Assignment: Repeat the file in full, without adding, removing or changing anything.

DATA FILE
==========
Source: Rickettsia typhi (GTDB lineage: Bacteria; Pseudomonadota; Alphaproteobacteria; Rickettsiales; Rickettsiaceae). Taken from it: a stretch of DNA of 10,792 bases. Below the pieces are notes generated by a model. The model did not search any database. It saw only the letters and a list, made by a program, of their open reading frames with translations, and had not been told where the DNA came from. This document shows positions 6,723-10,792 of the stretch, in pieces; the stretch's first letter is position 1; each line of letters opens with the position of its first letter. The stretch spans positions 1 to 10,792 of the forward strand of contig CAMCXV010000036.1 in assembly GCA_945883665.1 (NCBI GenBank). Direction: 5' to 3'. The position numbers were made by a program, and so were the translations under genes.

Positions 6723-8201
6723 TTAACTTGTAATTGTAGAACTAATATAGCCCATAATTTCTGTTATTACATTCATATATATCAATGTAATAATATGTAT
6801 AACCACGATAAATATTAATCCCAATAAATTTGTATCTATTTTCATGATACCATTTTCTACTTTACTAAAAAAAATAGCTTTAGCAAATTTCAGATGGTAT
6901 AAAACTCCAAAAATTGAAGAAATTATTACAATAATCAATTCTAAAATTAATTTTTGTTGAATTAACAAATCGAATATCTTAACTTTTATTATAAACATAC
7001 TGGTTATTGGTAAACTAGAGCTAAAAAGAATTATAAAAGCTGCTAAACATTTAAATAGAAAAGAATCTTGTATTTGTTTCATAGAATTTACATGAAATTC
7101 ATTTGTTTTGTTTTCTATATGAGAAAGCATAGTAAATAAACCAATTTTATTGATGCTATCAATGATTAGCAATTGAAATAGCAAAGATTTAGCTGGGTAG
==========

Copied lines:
Source: Rickettsia typhi (GTDB lineage: Bacteria; Pseudomonadota; Alphaproteobacteria; Rickettsiales; Rickettsiaceae). Taken from it: a stretch of DNA of 10,792 bases. Below the pieces are notes generated by a model. The model did not search any database. It saw only the letters and a list, made by a program, of their open reading frames with translations, and had not been told where the DNA came from. This document shows positions 6,723-10,792 of the stretch, in pieces; the stretch's first letter is position 1; each line of letters opens with the position of its first letter. The stretch spans positions 1 to 10,792 of the forward strand of contig CAMCXV010000036.1 in assembly GCA_945883665.1 (NCBI GenBank). Direction: 5' to 3'. The position numbers were made by a program, and so were the translations under genes.

Positions 6723-8201
6723 TTAACTTGTAATTGTAGAACTAATATAGCCCATAATTTCTGTTATTACATTCATATATATCAATGTAATAATATGTAT
6801 AACCACGATAAATATTAATCCCAATAAATTTGTATCTATTTTCATGATACCATTTTCTACTTTACTAAAAAAAATAGCTTTAGCAAATTTCAGATGGTAT
6901 AAAACTCCAAAAATTGAAGAAATTATTACAATAATCAATTCTAAAATTAATTTTTGTTGAATTAACAAATCGAATATCTTAACTTTTATTATAAACATAC
7001 TGGTTATTGGTAAACTAGAGCTAAAAAGAATTATAAAAGCTGCTAAACATTTAAATAGAAAAGAATCTTGTATTTGTTTCATAGAATTTACATGAAATTC
7101 ATTTGTTTTGTTTTCTATATGAGAAAGCATAGTAAATAAACCAATTTTATTGATGCTATCAATGATTAGCAATTGAAATAGCAAAGATTTAGCTGGGTAG